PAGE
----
Iran is not likely to undo all that progress by abandoning its ally; solidarity is a mainstay of the political rhetoric of Iran’s supreme leader, Ayatollah Ali Khamenei. When the city of Mosul fell to the Sunni insurgent group Islamic State of Iraq and al-Sham (ISIS), Tehran’s immediate instinct was to quickly offer military help to Maliki, whom it has long backed. But this is not simply a matter of personal loyalty. Iran’s strategic priority in Iraq is ensuring that Iraq’s government remains dominated by Shia, with or without Maliki at the helm.
In the days since Iranian President Hassan Rouhani announced that he would be sending help to Maliki, if asked by Iraq, Iran’s Islamic Revolutionary Guards Corps (IRGC) has taken the lead in coordinating the military operations of Iraqi security forces. (There have already been reports that Qassim Suleimani, commander of the Quds division of IRGC, has been dispatched to Baghdad to assist Maliki.) IRGC’s rather successful involvement in Syria’s civil war — where it trained and fought alongside Syrian government forces — has given it practice in combating ISIS and other Sunni extremist groups. But IRGC also knows the Iraqi terrain very well. During the U.S. occupation of Iraq, it trained thousands of Iraqi fighters and gained an intimate familiarity with the fault lines of the country’s politics.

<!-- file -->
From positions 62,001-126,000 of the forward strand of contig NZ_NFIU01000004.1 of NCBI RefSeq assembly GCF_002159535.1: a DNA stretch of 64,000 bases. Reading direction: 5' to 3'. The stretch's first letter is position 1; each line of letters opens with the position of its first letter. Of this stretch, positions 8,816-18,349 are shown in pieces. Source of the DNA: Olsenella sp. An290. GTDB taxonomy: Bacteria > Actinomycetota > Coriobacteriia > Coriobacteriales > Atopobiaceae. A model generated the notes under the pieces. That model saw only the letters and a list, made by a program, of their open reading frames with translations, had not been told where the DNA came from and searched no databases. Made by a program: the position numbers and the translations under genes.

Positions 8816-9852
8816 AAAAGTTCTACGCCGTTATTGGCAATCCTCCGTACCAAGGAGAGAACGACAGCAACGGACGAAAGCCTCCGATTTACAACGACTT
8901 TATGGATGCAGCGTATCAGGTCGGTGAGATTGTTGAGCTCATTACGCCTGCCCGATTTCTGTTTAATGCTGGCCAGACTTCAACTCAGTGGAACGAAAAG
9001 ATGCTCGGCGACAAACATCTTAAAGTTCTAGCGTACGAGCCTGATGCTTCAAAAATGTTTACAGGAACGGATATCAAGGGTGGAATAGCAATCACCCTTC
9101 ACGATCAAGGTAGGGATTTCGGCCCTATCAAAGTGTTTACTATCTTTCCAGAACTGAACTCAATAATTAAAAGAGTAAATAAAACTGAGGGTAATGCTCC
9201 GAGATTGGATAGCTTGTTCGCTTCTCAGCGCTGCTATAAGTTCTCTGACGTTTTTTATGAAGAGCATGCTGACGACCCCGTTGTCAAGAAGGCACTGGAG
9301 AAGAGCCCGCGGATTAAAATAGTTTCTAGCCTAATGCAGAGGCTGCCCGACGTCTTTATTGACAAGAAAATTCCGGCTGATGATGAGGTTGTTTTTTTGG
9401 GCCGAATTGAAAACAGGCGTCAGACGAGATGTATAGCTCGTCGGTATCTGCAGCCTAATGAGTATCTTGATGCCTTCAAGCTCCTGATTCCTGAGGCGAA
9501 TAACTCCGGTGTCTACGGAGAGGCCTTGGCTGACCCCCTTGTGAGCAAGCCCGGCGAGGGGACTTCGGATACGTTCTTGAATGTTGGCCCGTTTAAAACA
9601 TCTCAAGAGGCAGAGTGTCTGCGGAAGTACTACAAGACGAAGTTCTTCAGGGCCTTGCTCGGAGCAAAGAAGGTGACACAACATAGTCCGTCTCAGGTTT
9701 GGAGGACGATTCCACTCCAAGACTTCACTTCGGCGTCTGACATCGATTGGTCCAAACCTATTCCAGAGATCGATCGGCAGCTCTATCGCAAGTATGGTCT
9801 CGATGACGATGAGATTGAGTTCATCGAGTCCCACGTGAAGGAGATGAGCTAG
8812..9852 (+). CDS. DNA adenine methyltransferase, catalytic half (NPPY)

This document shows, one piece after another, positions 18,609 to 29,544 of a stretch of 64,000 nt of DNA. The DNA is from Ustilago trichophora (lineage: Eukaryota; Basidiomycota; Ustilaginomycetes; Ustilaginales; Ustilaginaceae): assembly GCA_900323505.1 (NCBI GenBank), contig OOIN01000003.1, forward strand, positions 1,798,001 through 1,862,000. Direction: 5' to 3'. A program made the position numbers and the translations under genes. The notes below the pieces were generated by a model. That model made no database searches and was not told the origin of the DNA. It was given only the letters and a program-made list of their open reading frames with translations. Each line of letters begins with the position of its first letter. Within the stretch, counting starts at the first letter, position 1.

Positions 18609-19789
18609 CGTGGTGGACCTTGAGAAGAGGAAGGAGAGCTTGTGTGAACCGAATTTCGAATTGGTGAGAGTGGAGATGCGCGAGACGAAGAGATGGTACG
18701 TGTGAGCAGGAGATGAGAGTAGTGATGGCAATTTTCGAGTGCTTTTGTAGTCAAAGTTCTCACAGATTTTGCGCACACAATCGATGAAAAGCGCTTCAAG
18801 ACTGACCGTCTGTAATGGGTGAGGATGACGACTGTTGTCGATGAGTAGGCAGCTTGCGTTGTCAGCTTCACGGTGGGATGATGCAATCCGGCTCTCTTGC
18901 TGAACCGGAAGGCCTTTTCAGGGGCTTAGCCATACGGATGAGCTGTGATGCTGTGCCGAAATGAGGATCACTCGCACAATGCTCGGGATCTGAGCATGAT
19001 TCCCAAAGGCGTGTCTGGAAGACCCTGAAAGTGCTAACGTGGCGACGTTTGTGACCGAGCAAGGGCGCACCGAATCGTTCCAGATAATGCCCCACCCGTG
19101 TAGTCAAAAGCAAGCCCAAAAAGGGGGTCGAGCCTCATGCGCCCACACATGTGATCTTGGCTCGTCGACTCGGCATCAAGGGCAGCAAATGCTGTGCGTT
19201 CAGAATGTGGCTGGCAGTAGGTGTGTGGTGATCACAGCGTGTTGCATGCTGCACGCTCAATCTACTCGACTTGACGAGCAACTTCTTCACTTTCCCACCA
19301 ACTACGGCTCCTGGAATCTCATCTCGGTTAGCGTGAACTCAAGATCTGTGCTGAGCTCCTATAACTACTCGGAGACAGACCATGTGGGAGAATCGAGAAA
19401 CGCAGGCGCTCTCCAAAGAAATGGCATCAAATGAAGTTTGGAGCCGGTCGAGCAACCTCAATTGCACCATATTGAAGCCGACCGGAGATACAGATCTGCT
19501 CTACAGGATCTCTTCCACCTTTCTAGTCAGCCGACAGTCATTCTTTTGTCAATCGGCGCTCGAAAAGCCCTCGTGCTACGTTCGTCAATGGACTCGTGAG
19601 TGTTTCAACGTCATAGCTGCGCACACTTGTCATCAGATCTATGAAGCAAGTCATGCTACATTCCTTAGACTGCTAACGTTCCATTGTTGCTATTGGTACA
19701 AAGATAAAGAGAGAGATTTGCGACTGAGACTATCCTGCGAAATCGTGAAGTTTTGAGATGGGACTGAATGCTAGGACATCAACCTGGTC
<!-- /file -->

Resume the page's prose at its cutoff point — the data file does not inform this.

Iran can also help mobilize the Shia militias in Iraq that have mostly been dormant in recent years. It will surely try to regroup and re-arm the Iranian-trained Badr Brigade (although many of its members have since joined the Iranian national security forces).
Finally, Iran may turn to smaller Shia insurgent groups, including Asaib Ahl al-Haq, an offshoot of the Mahdi Army, and Kataib Hezbollah. Iran reportedly created and trained both. Now they are among the militias that IRGC expects to respond to its commands. (Both of those groups have also been fighting in the Syrian civil war and thus are already familiar with ISIS.)